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In 2019, for example, the FDA approved the use of esketamine – derived from ketamine – in a nasal spray to treat depression. This, according to Dr Gareth Blades, an analyst at Amati Global Investors, was a “watershed moment”. Also in 2019, the FDA said psilocybin was a “breakthrough therapy” for serious depression.

In January this year, Oregon became the first US state to vote for the legalisation of psilocybin. Legally medicinal and recreational use of cannabis is already widespread across the country, with many funds investing in the sector, including the HANetf Medical Cannabis and Wellness UCITS ETF.

For HANetf co-CEO Hector McNeill, an ETF investing in psychedelics “is definitely something we would like”. The critical mass to launch such a fund would be “ten companies and above”, McNeill said.

As of yet, many of the companies working with psychedelics are at the venture capital stage. Dr Blades highlighted the regulatory landscape these firms navigate as they work with potentially life-changing compounds.

“How do you get over those barriers to wider distribution allowing [psychedelics] to become a mainstream thing people can administer at home?” he asked.

“You cannot just dispense the medicine from a pharmacy, it has to go through a qualified or registered specialist”, said Blades. “Then you have to take the drug with that specialist… You cannot just take the drug at home, you have to be guided through the therapy.”

Psychedelic solutions

Unlike traditional therapy, a psychedelic session can last hours. This poses another challenge for more widespread adoption, according to Blades.

“You need to be able to characterise what those naturally occurring substances do, what the desired effect is, and why it is better than what is currently available, before you can improve your understanding, and design specific more user-friendly derivatives of those drugs,” said Blades.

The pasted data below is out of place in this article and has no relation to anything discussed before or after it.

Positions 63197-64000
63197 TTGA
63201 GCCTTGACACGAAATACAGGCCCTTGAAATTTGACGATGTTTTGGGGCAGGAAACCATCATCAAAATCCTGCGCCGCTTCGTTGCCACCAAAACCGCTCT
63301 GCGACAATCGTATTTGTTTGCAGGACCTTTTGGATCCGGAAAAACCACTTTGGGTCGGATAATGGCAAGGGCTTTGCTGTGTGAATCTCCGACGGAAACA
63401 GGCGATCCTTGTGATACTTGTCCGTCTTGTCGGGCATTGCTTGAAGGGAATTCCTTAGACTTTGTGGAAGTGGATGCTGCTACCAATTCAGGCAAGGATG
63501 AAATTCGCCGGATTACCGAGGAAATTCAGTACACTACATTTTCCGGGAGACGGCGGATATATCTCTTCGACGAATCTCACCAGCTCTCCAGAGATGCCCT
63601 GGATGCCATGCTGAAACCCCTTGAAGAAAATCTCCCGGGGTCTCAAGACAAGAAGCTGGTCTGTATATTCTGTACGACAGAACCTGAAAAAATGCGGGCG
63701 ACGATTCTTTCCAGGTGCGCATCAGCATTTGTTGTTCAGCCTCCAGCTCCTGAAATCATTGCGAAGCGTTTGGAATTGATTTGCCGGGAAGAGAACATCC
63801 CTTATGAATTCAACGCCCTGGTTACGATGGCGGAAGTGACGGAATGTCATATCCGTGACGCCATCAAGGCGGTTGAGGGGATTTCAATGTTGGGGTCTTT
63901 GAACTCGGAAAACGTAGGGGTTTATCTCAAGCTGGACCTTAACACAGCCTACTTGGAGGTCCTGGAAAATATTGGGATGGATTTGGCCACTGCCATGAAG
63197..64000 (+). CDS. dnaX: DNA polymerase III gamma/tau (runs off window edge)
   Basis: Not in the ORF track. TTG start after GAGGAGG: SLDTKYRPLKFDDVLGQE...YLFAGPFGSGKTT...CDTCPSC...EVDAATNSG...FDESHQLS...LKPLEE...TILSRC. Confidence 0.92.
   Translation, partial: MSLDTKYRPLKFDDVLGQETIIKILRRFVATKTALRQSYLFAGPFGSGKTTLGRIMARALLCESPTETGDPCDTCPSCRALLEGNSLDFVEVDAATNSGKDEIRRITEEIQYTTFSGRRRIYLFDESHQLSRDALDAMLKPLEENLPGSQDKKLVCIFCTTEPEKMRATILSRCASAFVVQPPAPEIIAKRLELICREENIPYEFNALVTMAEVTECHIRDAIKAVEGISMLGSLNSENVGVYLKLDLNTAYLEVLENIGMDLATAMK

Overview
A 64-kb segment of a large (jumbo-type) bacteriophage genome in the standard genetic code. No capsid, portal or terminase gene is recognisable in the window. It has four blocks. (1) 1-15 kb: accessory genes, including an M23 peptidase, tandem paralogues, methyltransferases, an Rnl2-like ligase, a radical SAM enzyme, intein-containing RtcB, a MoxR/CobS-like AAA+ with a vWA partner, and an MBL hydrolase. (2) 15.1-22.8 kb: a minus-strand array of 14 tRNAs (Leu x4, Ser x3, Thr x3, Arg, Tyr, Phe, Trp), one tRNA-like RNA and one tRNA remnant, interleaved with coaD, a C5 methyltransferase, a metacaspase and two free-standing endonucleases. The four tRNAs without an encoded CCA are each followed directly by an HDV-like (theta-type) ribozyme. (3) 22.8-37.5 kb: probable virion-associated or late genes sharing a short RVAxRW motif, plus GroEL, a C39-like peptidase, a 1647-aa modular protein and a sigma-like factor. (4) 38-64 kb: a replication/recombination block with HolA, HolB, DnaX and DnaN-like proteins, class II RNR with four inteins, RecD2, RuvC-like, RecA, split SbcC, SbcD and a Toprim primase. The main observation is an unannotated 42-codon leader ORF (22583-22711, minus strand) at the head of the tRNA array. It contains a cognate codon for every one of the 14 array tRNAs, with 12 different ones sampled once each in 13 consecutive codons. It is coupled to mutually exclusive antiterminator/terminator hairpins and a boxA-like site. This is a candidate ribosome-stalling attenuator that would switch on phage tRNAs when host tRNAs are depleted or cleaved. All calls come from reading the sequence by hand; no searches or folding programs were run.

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Companies such as California’s Psybio are working on this, “developing biosynthetic psychoactive compounds which offer a new paradigm of treatment to reverse the course of mental health issues,” according to their website.

Neo Kuma’s Burtenshaw said: “Our ultimate goal would be to find a way of rolling out treatment that works and is acceptable for regulatory safety, healthcare, and from a social-political perspective.

“The best solution would be a regulated regime where you have moved the key drugs psilocybin, MDMA and ketamine that can unlock these treatments, which have been recognised by the FDA, to a regulatory environment where they are available properly through regulated clinics, with qualified therapists and psychiatrists involved and proper patient care pathways. That would be a massive first step.

“If we just look at the UK and Europe, one of the biggest blockers now is that psilocybin is still Schedule 1,” added Burtenshaw.

Kodderman pointed out “the more evidence that comes in from the stage three clinical trials, the stronger the case” for reclassification.

“And there is a very strong case already – stronger than there was for cannabis in terms of therapeutic potential – given the research carried out at Hopkins, Imperial and elsewhere,” he added.

More widespread use of psychedelics in the treatment of mental illnesses and addiction would be “a complete paradigm shift”, noted professor Neill.

“We cannot have people struggling and not living their lives because they are so mentally unwell,” she said. “People we have sent to war, people who were traumatised as kids, suicidal people.

“We cannot go on like this when we know that there is something that can heal people. It is not going to work for everybody, that is for sure, but you really have to go with it and accept the therapy.”

Stage three clinical trials are the “gold standard”, as Kodderman stated. Investment is crucial, providing the “symbolic support” needed for the sector to grow.